Given the ever increasing risk of a no deal Brexit, it is essential that the rights of EU citizens in the UK and British in Europe are internationally protected via a citizens' rights treaty. The best way to do this is by adopting such a treaty under article 50 prior to Brexit. The UK and EU should 'ring-fence' the citizens' rights protection provided in the draft Withdrawal Agreement by ensuring these provisions will come into force as a citizens' rights treaty if agreement on other issues of withdrawal fails. This paper explains why this is necessary and why the UK and the EU have so far failed to do it. It shows how unilateral national solutions (by the UK and the 27 EU Member States) do not provide sufficient protection, and sets out the legal and political strategy through which a citizens’ rights agreement under Article 50 may still be adopted.
Stijn Smismans (16th June 2017), ‘Brexit: A separate citizens’ rights agreement under Article 50 TEU’, Eutopialaw. Available here:
The Withdrawal Agreement allows the UK to apply EU law criteria for residence as part of a constitutive registration system; this creates an element of retrospectively imposing criteria which were not systematically applied in the UK previously which can create huge problems as people will have failed to keep evidence. Luckily the UK Government has promised not to apply some of these criteria, but that promise can easily be revised. This paper proposes for the UK to commit internationally to its promises by way of a Protocol attached to the Withdrawal Agreement.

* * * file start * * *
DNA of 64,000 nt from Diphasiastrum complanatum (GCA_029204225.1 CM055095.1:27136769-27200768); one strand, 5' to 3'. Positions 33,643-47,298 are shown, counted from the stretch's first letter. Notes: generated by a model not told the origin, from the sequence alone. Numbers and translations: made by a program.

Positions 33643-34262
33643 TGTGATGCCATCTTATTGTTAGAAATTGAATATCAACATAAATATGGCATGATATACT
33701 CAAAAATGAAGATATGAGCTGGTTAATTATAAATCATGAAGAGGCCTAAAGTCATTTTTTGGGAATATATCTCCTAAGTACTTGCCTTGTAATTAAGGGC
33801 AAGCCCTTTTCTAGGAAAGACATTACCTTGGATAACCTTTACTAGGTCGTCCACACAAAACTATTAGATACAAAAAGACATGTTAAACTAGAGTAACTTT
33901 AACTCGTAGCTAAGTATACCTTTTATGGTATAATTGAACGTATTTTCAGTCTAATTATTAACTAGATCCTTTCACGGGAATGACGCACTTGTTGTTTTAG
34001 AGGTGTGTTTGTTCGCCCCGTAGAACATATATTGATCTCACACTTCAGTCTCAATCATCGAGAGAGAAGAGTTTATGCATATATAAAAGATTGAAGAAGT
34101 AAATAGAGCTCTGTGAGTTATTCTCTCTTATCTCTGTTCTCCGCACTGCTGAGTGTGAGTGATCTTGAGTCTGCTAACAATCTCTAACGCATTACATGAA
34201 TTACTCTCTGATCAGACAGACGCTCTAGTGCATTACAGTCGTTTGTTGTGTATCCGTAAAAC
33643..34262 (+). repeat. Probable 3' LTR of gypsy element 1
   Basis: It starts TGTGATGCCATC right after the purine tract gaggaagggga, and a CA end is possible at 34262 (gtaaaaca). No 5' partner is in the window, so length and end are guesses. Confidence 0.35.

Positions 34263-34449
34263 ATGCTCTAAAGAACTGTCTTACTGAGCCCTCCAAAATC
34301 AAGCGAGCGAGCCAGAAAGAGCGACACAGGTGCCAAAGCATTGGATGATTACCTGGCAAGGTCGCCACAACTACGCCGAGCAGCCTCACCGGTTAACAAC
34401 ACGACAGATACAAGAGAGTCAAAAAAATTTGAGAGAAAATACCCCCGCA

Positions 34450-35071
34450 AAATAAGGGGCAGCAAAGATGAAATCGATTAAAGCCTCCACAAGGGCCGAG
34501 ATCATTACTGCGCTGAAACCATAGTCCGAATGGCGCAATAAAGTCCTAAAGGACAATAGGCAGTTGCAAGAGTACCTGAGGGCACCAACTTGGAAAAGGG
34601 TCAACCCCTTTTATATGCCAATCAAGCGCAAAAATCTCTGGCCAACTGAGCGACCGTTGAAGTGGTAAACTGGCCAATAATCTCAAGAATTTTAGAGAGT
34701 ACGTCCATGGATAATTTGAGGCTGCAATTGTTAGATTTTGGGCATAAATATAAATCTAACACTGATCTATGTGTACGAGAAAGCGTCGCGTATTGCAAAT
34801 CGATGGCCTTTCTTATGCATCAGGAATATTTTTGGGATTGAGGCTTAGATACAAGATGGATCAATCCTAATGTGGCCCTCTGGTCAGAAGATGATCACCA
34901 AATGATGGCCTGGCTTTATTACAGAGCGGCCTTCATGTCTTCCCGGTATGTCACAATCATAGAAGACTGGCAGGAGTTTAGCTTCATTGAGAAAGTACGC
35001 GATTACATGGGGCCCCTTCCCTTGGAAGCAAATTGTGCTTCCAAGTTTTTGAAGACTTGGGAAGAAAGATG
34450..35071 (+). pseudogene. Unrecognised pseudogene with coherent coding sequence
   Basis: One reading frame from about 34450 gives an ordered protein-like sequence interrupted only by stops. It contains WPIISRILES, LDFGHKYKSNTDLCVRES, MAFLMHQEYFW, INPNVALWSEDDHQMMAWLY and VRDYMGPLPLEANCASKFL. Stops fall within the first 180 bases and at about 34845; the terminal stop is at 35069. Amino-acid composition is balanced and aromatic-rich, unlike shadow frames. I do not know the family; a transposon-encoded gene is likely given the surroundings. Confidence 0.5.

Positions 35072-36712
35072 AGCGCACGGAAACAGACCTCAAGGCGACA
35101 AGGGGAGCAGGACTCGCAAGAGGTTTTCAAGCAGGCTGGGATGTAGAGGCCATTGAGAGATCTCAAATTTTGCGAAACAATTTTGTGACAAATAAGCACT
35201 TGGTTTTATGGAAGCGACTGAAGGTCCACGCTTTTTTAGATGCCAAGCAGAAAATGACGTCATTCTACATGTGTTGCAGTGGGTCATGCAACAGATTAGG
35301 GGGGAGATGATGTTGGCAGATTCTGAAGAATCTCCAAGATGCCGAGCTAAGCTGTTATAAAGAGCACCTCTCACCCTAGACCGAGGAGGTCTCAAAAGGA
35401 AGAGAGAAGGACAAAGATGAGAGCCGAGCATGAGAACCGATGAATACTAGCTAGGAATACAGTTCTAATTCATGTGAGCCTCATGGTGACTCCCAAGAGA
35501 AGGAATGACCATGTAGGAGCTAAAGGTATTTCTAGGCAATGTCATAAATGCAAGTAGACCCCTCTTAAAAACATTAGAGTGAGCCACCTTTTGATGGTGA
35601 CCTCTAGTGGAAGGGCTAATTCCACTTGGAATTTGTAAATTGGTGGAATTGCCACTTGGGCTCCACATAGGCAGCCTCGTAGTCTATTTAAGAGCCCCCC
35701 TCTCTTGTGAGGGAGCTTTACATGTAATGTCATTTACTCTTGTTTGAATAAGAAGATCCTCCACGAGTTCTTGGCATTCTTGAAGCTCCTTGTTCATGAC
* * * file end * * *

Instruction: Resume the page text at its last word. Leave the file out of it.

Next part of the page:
Stijn Smismans (2018), ‘EU citizens’ rights post-Brexit: why direct effect beyond the EU is not enough’, European Constitutional Law Review, 14 (3), 443-474. Available here:
One of the key challenges of the Withdrawal Agreement is to ensure its implementation in the UK as the country will no longer be part of the full judicial system of the EU. This paper proposes to strengthening to monitoring of implementation via the creation of a joint UK-EU independent monitoring authority.
Brexit scenario's and initial strategy
Stijn Smismans (12 October 2018), 'Six Brexit Scenario’s for Citizens’ Rights’, UK in a Changing Europe.